Oolong craftsman, farmer, and teacher:
Master Zhang is one the most inspiring people we know.
While he has won countless awards for the quality of his tea over the last three decades, he only keeps one plaque in his office.
It is the one award not given by “professional” tasters and expo attendees, but by his neighbors and colleagues, given in recognition of his lifetime’s work to bring transparency and deep integrity to tea farming and oolong craft, recognizing him as a role model for the community and as the teacher that he is.
Even at the height of Tieguanyin’s meteoric rise in price and popularity in the early 2000’s, Master Zhang valued every harvest for its specific flavor profile, taste, texture and aroma – not just for the picking date or elevation.
Despite his vigilant work maintaining and monitoring organic standards for the region through biodiverse planting and use of canola as insect repellent and fertilizer, Master Zhang is reaching even further, working to repopulate the original forest cover and restore the wildlife habitat to pre-human levels so that his tea farming is truly zero-impact. He hopes to gain the first Original Ecological Preserve designation in the area and use it as a model for all of Anxi.
Every time we visit Master Zhang, we have our eyes opened to new farming techniques and unusual varietals of tea. Every time we taste tea together, he pulls out a new processing technique or a revival technique researched from the old records and oral tradition. That is why this year, when he called Wang Huimin – our partner in southern China – and invited her to observe the full oolong process from picking to finishing, she was on a bus early the next morning from Xiamen to Daping Village to catch the narrow window when tea was being harvested.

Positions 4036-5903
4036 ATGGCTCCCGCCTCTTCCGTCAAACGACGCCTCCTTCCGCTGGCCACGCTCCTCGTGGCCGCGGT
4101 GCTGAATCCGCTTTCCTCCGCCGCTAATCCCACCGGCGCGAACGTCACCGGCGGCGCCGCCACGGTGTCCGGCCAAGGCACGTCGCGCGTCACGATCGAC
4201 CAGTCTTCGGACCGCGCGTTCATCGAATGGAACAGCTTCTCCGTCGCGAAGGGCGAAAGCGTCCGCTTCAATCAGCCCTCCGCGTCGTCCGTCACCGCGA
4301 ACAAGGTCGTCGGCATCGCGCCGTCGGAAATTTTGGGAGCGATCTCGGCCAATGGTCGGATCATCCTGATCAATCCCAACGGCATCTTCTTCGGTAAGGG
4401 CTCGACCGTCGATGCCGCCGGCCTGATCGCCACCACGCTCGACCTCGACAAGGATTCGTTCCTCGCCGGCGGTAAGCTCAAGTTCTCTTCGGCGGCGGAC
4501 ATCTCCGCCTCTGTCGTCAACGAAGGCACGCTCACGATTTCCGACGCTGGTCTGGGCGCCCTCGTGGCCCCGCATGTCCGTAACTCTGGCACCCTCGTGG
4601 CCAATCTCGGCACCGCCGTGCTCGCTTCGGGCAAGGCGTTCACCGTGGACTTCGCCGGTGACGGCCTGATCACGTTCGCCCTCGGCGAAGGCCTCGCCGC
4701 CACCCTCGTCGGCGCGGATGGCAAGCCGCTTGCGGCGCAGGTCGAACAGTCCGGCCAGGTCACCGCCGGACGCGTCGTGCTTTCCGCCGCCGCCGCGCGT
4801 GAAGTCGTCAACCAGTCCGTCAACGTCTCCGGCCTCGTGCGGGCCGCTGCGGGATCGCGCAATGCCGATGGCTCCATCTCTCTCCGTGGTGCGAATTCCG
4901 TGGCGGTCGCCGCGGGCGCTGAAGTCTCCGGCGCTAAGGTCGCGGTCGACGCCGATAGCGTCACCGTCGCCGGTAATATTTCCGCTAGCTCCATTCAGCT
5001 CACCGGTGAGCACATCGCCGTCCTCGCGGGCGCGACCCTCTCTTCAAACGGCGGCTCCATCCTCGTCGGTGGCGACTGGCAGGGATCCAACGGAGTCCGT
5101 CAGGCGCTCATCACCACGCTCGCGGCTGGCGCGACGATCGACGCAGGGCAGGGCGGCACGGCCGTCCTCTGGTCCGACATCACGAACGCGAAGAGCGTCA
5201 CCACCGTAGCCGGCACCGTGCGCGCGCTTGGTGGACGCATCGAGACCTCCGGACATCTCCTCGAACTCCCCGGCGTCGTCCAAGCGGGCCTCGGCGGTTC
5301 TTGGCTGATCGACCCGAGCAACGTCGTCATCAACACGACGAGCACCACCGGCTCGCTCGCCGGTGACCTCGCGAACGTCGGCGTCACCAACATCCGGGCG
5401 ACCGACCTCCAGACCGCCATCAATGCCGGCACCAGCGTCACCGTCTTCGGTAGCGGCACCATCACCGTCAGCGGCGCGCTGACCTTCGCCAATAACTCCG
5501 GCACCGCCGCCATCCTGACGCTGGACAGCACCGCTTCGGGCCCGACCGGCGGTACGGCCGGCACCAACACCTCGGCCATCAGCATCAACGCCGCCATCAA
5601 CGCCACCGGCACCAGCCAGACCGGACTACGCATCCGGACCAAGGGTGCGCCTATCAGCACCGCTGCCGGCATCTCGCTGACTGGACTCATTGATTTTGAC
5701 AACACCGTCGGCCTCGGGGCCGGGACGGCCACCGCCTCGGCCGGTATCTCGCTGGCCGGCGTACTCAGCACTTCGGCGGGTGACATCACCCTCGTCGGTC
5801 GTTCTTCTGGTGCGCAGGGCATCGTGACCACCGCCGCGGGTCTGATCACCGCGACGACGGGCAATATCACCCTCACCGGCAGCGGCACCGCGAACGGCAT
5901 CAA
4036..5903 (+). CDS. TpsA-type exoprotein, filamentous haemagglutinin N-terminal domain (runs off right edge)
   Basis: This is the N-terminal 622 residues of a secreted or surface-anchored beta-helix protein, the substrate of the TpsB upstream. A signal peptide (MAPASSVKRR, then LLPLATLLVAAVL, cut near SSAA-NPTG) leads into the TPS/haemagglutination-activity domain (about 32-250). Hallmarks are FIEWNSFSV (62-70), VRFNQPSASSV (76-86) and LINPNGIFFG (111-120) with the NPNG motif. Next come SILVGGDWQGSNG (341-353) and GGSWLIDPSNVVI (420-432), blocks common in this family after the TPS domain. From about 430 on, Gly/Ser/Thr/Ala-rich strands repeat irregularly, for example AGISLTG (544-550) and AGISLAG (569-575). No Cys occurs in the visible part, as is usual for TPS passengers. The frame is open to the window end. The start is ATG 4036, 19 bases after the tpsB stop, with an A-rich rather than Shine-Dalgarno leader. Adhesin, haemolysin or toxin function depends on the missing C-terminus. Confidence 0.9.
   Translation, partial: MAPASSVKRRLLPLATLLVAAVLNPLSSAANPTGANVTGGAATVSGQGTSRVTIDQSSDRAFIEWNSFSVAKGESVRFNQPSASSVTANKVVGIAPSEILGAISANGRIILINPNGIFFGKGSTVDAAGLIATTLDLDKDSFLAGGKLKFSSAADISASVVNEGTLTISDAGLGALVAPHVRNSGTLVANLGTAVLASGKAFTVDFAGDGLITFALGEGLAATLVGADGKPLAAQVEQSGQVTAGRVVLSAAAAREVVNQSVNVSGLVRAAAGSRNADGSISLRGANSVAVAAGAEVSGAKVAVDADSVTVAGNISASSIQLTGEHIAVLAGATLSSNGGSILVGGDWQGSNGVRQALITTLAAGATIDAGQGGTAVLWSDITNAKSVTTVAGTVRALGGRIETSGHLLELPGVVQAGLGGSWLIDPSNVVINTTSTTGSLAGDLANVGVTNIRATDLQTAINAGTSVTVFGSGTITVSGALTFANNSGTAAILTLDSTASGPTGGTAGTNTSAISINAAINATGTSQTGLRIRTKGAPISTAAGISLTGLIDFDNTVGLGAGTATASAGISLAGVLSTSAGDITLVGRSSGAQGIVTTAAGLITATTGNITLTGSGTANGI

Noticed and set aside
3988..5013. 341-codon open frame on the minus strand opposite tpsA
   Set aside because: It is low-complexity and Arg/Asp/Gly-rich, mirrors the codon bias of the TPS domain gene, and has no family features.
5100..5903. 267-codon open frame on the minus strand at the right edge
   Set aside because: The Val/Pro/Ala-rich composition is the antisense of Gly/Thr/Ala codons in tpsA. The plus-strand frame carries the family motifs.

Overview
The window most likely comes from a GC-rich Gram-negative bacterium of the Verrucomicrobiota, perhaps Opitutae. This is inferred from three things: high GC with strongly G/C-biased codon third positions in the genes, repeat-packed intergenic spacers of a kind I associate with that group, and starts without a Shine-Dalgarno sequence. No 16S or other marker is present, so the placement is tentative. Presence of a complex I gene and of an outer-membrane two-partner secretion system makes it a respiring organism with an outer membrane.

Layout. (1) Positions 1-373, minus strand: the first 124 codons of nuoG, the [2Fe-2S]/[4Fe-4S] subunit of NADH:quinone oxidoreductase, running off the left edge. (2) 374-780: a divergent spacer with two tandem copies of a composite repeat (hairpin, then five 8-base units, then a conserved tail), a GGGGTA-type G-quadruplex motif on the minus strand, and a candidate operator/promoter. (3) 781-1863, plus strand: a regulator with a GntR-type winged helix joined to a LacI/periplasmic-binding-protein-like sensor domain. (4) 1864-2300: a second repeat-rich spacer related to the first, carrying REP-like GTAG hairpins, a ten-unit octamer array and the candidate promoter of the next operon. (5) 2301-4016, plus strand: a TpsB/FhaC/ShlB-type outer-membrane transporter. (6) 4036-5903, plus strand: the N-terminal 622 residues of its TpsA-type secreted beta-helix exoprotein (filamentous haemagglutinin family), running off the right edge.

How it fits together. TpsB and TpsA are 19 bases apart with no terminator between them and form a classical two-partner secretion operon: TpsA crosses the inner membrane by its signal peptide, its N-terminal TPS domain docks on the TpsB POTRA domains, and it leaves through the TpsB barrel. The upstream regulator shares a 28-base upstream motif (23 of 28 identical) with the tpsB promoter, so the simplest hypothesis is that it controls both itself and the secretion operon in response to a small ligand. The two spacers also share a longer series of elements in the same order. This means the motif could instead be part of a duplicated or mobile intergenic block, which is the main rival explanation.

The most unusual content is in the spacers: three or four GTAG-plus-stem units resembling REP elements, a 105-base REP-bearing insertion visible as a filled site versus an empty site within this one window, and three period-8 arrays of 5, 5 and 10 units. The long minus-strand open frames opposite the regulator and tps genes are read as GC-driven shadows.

Verdant Tea is a cooperative project, with co-owners Wang Huimin and Weiwei in China working with all of us here in the United States to help achieve our farmer-partners’ goals. We don’t often get a chance to share Wang Huimin or Weiwei’s perspectives because they are usually busy packing up tea and working with our friends and partners while we are Stateside, so this spring we wanted to translate and share Wang Huimin’s experience learning about Tieguanyin production from Master Zhang as she recounted it to us.
Wang Huimin is with us on many of our adventures across China. She has learned how to wild-forage and finish pu’er from thousand year old trees in the Mt Ailao National Forest Preserve. She has hand-finished Dancong with Master Huang in Fenghuang, studied white tea production and techniques in Fuding, and much more.
Having grown up in Fujian so close to Anxi, she loves to compare each region’s tea to Anxi Tieguanyin in terms of leaf size, requirements for cultivation, and processing. She has always held a certain pride in the overwhelming complexity and intensity of Tieguanyin production, and even moved to Qingdao for several years to try to introduce the tea of her homeland to northern China, where green tea and jasmine ruled at the time.
Every time she comes back from a new region, she loves to visit Master Zhang and share her stories of Wuyi black tea, Laoshan oolong, and even pu’er.
While tasting tea in his living room, she will ask Master Zhang if he has ever considered making green tea, white tea black tea or even strip style oolongs. He is always so deliberate in considering the techniques of other regions. He surprised us all once while Wang Huimin was joking about making Tieguanyin pu’er by telling us about the time he travelled to Yiwu to study pu’er with masters in the area. He told us that he wanted to see if he could learn anything from their techniques to bring back to Anxi.
Last year, Wang Huimin asked Master Zhang if she could move to Anxi and help him make oolong. She wanted to learn the process with the idea of applying Anxi oolong technique to teas like big leaf Qianjiazhai maocha.
Master Zhang smiled at her and said, “OK, next year come watch me make oolong and see what you think.”